Time to Go: the Debut Album by The Orange Constant
I guarantee this is a review of the new album Time to Go by The Orange Constant. Really. But indulge me for a few paragraphs first, please.
I am a music junkie. I have 5000 LPs, more than 2000 CDs and a loaded iPod. I acquire music constantly. I love buying from bands at shows, because I am certain where the money goes. I also like purchasing from a band’s website. And I certainly like to shop locally. I live in Tampa and frequent the Sound Exchange shops when I can.
But sometimes we in the jam community have difficulty locating material by some of the artists who have impressed us. There are online sites that specialize in our brand of (relative) obscurity. My go-to guy is Lee Crumpton.
Crumpton created Home Grown Music Network some 20 years ago in North Carolina. I’ve been dealing with him for almost 15 years. He and his knowledgable staff are conversant in jam, rock, funk, jazz, reggae, ska, jamtronica, and [fill in the blank — they probably have it]. They carry a huge catalog of ‘classic’ artists, but HGMN specializes in promoting groups in need of distribution help. From their website:
Leeway’s Home Grown Music Network is a shared collective of people, independent jam bands, live music venues, and businesses working together to make the independent music scene stronger.
When I order, I usually have several things in mind and several questions to ask, the most important of which is:
What do you have that’s new that I can’t live without?
And every time they deliver. I had seen a blurb recently about The Orange Constant, and it sounded like it was right up my alley.
I had no idea just how much.
I did read beforehand that John Keane was involved with this recording, but I would have known instantly; his unmistakable signature is all over this wonderful project. Keane engineered the album and contributed percussion and pedal steel.
But Time to Go would have been superb no matter where it was recorded; it is just that much better with Keane.
The Orange Constant continue the brilliant tradition of music emanating from the overflowing fountain of Athens, Georgia. They are: Andrew Brantley, vocals, guitar, keys; Nickalous Benson, guitar, vocals; Lee Guentert, drums; and Will Noggins, bass. The quartet formed in 2012 while they attended Georgia Southern University and have steadily grown their fan base since. A five-song EP recorded in 2014 preceded this debut full-length album, which was released last June.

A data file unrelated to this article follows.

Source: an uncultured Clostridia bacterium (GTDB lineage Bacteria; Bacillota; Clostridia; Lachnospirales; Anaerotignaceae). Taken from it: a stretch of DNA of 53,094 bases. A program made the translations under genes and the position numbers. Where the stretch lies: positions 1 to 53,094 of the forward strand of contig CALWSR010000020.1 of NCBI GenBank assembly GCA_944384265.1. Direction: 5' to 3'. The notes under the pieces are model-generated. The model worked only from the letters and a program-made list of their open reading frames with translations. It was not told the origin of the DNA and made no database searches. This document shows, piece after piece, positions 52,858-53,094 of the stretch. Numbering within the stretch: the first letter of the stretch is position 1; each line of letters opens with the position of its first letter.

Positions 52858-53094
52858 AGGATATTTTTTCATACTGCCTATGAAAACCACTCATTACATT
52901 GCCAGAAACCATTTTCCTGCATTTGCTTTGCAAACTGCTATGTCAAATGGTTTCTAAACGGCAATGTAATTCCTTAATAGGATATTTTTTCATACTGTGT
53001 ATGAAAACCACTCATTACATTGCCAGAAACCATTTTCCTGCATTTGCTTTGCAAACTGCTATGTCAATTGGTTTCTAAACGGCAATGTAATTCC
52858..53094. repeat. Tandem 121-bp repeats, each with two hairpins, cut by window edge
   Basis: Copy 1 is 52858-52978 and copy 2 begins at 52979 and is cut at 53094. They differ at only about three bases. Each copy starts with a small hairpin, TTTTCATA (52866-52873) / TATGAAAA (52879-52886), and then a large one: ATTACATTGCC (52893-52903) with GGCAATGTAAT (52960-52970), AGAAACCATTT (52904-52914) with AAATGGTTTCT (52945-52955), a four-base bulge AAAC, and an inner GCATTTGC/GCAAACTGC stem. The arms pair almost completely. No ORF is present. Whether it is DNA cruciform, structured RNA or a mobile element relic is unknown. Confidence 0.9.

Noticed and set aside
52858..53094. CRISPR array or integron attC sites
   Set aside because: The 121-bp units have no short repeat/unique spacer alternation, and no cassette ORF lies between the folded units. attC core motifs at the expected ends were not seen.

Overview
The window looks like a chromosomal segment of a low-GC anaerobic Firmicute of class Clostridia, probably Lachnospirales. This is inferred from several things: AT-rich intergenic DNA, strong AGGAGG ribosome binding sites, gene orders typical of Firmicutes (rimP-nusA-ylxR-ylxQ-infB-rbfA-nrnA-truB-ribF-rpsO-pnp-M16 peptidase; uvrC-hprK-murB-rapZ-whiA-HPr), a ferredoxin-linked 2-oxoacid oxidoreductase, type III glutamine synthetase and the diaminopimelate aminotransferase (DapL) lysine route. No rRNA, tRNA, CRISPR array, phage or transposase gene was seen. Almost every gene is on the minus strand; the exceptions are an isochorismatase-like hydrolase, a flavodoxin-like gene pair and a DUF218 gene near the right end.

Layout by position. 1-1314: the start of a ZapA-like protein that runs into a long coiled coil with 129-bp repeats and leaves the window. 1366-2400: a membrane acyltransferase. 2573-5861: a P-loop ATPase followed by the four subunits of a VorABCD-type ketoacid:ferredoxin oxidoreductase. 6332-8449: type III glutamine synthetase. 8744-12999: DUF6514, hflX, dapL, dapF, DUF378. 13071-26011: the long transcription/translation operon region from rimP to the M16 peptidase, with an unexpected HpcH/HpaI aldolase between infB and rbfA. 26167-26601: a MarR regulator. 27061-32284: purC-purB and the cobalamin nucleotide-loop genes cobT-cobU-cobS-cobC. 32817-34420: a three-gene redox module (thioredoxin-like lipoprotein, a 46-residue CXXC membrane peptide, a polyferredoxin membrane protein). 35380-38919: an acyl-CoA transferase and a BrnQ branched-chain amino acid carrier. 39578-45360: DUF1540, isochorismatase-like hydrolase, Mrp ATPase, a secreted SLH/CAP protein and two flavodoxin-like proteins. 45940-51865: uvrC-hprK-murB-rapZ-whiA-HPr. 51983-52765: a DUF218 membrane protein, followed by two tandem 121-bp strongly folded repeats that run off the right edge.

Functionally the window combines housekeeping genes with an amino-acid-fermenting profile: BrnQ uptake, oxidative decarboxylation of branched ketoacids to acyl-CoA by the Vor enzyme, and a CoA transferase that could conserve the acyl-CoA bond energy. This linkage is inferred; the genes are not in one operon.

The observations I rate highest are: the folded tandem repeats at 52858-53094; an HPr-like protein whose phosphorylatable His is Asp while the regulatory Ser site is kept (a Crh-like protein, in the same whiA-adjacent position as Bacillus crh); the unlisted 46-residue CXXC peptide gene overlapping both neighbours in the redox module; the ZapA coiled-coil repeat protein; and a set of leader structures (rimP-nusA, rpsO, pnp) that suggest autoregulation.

And they have hit a home run on their first trip to the plate. From the first strains of “Emily” all the way through to the jammed-out coda to “Ask Me to Jump,” Time to Go is a pure delight. You will hear influences throughout the disk, but this is fresh and exciting.
“Emily” begins with a nice guitar intro with syncopated drums into a great guitar riff that the tune is built upon. Brantley’s vocals are honey-smooth, so pleasant on track after track. The chorus rocks, and the guitar solo is driven by Guentert’s tom-toms. The harmony vocal is perfect.
Another beautiful tune follows: “Good Intention.” The lyrics are poignant, the playing first rocking, then sublime. Goggans’ bass really stands out here, as does Benson’s guitar figure. The tune ends on a rocking upbeat.
“Cannonball” is chunky, funky blues rocker that features the Damcaster from Georgia Quarter (read more about it here) with great harmony vocals.
The group returns to an uptempo outing on “So Young, So Old.” The guitar solo is a quiet beauty, each note distinct and beautiful.
“Mask” starts with lovely twin guitars that segue to a reggae-type beat propelled by Guentert’s persistent cymbals work. The lyrics are again conscious and relevant, the vocals still smooth and such a respite from much of today’s ‘singing.’ The closing guitar solo is the perfect coda.
If I had to pick a favorite track, the leader in the clubhouse might be “Squid,” despite the fact that it is instrumental (their vocals are just so good). Keane chimes in here with his pedal steel, in just the right places. As on every track, the bass and drums are heard to great advantage, again thanks to Keane. The guitars wrangle and overlap. If you are looking for screaming, blistering guitars and jangly everything, this is NOT the album for you. This is wonderfully subdued, contained, delivered to you in style.
“Breeze” is a bouncy romp, solid drums, Keane, vocals, lyrics. There is great maturity in this band’s playing, almost muted, Hammond B3 coloring the background. “Bring your breeze to me, your breeze… to me.”
Raw guitar announces “House of Shutters,” more great bluesy rock. The fuzz-tone quality of the guitar draws you right in. “You’ll find me in plain clothes in a house of shutters.” A great wah-wah guitar solo rides atop the groove.
Goggans’ bass introduces “Southern Snow,” another great subdued song with acoustic guitar and electric. Vocals and guitar solo are again spot-on.
Finally, a beautiful ballad in “Ask Me to Jump.” Keane’s pedal steel and Brantley’s piano stand out, and then the song launches into a great jam, that perfect Southern jam-rock feeling oozing out with every note. It’s a superb ending to a superb disk. It’s in constant rotation.
The Orange Constant is on tour: check them out. You can find much more information on the band’s official website.
The bands we love and the bands we ‘discover’ need our support. Buy tickets to their shows, hit the tip jars, buy their march, and purchase their music — from the band in person or on the web, from your local shop, or from an online store such as Home Grown Music Network.
You know exactly what will happen if we don’t.